FIELD OF THE INVENTION
This application claims priority under 35 U.S.C. § 119(e) from U.S. Provisional Patent Application Ser. No. 60/188,924, filed Mar. 6, 2000.
- BACKGROUND OF THE INVENTION
The present invention relates to fluorescence, and more specifically, to structures comprising material that fluoresces when exposed to light.
- SUMMARY OF THE INVENTION
Organic fluorescent dyes have been employed in structures comprising a plate of a material that is transparent to light. The material has an organic fluorescent dye distributed within its volume. The plate has a top surface and is surrounded by edges. The top surface of the transparent plate is oriented to receive the light. Light incident on this top surface penetrates into the plate and is absorbed by the organic fluorescent dye which in turn emits longer wavelength light having a narrow wavelength distribution. The light emitted by the fluorescent dye propagates through the plate to its edges. The plate is preferably thin so as to provide a large surface area for collecting light and has narrow edges where the light emitted from the fluorescent dye exits the plate. Large amounts of light can therefore be collected and concentrated into a smaller region. One disadvantage of such organic-based structures is that they have a short lifetime, lasting typically about 1-4 years. The organic fluorescent dyes contained within the structure decompose upon extended exposure to ultraviolet (UV) light, which, for instance, is abundant in sunlight. Thus, there is a need for a structure for collecting light and converting it into high intensity narrow band illumination that is not rendered inoperative by UV light.
In one aspect of the invention, an apparatus comprises a layer of quantum dots that emits light in response to exposure to pump radiation and a waveguide which receives and guides light emitted by the layer of quantum dots.
In another aspect of the invention, a waveguide has a substantial number of quantum dots which emit light in response to pump radiation. The quantum dots are disposed in relation to the waveguide such that light emitted by the quantum dots is captured by the waveguide and guided therein.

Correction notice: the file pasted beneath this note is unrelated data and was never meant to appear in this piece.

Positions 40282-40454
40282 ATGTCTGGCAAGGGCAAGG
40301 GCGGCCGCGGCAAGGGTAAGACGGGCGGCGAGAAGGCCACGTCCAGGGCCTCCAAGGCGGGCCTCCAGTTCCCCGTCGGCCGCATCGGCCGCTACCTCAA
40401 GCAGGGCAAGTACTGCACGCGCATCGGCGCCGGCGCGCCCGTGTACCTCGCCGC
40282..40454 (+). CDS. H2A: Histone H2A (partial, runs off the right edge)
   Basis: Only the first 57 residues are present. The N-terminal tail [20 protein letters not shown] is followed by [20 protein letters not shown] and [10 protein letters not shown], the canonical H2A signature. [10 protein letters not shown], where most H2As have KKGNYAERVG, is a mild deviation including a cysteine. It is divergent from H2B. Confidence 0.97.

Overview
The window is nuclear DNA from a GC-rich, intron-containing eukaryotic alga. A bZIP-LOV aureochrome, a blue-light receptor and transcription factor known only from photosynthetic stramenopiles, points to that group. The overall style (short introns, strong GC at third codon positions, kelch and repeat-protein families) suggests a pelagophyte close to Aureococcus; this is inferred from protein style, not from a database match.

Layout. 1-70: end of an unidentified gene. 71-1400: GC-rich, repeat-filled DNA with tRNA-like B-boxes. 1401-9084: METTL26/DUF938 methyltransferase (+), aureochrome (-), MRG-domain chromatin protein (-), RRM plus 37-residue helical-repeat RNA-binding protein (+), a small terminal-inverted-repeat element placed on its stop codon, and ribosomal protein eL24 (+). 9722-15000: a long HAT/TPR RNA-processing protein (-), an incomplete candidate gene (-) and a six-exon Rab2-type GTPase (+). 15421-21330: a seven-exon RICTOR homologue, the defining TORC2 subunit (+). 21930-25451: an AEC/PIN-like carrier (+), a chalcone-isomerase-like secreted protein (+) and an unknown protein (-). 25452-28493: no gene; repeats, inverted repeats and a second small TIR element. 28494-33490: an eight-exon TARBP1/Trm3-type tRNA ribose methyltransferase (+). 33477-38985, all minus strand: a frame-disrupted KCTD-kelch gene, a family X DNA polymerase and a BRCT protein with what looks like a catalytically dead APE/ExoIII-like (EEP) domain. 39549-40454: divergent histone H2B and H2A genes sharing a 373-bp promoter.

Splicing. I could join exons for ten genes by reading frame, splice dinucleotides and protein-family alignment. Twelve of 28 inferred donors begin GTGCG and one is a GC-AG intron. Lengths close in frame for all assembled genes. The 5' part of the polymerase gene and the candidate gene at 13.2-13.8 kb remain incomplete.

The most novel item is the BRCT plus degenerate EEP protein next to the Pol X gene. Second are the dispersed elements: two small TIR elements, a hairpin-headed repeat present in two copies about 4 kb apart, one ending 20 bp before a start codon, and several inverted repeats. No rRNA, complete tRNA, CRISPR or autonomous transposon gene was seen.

BRIEF DESCRIPTION OF THE DRAWINGS
In yet another aspect of the invention, a method of illumination comprises illuminating quantum dots disposed over a relatively large area with pumping radiation. These quantum dots are used to emit light in response to the pumping radiation. Light emitted by the quantum dots is collected and used to illuminate a relatively small surface area.
FIG. 1A is a perspective view of a fluorescent structure of one embodiment in the present invention;
FIG. 1B shows an exploded view of the fluorescent structure depicted in FIG. 1A;
FIG. 2 is a cross-section of the fluorescent structure shown in FIGS. 1A-1B;
FIG. 3 is a schematic drawing of a single quantum dot that is contained in the fluorescent structure of FIGS. 1A-1B and 2;
FIG. 4 is a cross-section of the fluorescent structure shown in FIGS. 1A-1B depicting the path of several rays of light emitted by a quantum dot;
FIG. 5 is a perspective view of a fluorescent structure that includes a non-imaging optical element mounted on an edge of the structure; and
DETAILED DESCRIPTION OF THE PREFERRED EMBODIMENT
FIG. 6 is a fluorescent structure in accordance with the present invention comprising photovoltaic cells mounted on edges of the structure.